The next bed has most of the more established tomato and capsicums that I had in pots. I've also planted the basil seedlings between them. They seem to be going okay, but the leaves are going a bit yellow. Ms D has mentioned this is probably because I've mulched with lawn clippings and a bit of blood and bone should do the trick.

    The next bed has some of the tomato and capsicum seedlings that were still in the seedling trays, plus the parsley and coriander seedlings.

    At the end of each bed I've transplanted the pyrethrum and borage seedlings. I'm hoping these will be good companion plants and help deter bugs. Unfortunately, they're still tiny so they aren't doing much yet.

    Of course, there has been one minor hitch in that the days after I planted everything into the vegie patch have turned out to be among the hottest and driest all month. I did mulch everything with lawn clippings to help reduce water loss. The smaller seedlings seem to have suffered the most. C'est la vie. I have more seeds.

    However, the Cunning Plans Dept has rigged up a pretty nifty system to get rain water from our rain water tank to our garden without exposing parts of the system to unintentional "lab testing" by Hudson and Gracie (they eat hoses, hose fittings, anything really...).

    The 2500L rain water tank sits down the side of the back veranda (Fig.1). The CPD then dug a trench on the top terrace to sink a pipe that runs from the tank and pops out the side of the terrace retaining wall. A length of hose then runs from the tank, through the pipe (Fig.2) and pops out the retaining wall, which is contained within vegie patch MkI (Fig.3). The hose is then threaded through the top of the weld mesh fence of vegie patch MkI (Fig.4) and at the end of the fence there is a hose attachment (Fig.5)to we can attach a hose to water vegie patch MkII. Because the tank is uphill, there is no problem with water pressure.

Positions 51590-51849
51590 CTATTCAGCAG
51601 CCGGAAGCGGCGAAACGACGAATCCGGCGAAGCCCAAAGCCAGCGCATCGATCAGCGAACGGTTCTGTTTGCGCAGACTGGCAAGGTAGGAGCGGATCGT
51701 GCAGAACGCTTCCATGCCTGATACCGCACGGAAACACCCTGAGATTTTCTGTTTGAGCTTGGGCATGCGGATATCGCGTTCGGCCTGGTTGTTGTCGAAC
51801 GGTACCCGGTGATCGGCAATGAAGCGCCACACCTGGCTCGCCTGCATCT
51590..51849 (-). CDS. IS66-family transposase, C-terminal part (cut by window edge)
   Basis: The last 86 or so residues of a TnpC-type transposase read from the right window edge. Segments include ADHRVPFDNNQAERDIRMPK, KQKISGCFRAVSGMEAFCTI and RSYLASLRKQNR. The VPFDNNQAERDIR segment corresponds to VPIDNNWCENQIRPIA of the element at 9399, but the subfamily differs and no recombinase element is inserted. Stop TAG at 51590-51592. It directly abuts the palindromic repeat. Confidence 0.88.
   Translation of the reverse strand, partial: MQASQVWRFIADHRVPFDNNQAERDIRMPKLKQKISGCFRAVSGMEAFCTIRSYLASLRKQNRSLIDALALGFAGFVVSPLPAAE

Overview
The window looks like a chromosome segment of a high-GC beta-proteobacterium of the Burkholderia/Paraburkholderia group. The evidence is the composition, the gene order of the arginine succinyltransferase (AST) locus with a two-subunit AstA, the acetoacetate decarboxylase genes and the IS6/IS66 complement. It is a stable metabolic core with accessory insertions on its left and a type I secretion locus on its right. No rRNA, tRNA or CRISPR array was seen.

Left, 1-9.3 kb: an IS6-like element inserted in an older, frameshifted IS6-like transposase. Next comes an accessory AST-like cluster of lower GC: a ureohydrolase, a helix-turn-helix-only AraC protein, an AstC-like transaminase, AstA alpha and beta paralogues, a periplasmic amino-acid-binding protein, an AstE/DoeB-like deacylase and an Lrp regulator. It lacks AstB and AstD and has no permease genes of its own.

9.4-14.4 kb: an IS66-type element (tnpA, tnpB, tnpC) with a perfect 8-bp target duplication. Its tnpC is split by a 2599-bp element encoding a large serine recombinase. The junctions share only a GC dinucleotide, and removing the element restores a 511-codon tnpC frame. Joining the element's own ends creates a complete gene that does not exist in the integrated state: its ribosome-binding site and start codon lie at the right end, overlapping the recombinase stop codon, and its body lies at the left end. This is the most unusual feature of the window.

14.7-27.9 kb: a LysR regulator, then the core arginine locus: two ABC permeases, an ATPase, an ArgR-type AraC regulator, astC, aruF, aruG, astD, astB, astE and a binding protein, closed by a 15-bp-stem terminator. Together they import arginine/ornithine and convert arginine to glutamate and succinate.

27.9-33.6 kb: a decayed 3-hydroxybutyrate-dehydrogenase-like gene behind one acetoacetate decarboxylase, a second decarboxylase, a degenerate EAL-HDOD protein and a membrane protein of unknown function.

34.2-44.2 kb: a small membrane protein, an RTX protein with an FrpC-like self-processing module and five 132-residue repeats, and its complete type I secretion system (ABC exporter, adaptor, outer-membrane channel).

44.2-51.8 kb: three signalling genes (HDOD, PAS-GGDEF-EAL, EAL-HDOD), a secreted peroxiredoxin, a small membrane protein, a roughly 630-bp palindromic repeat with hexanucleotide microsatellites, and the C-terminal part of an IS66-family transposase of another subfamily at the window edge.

This weekend we bought some weeper hose to put under the mulch in the vegie patch as the main irrigation system. This will probably involve burying a pipe between vegie patches 1 and 2 so that we can leave the irrigation hose connected and just turn it on and off from the tank.

    The other plants are doing well. The first sunflowers have finally opened. The marigolds are in bloom. They are incredibly cheerful looking flowers. The bonus compost tomatoes out the front appear to have both romas and regular tomatoes.

    Sunday, January 4, 2009

    Vegie patch - now with soil!

    While I know it seems a rather obvious statement that a vegie patch has soil, but up until a week or so ago, mine didn't. There was not enough dirt from the terracing to fill the beds and what was there was mostly clay and rock. The gypsum had worked a treat on the clay, but I simply needed more soil and the compost heap isn't THAT big.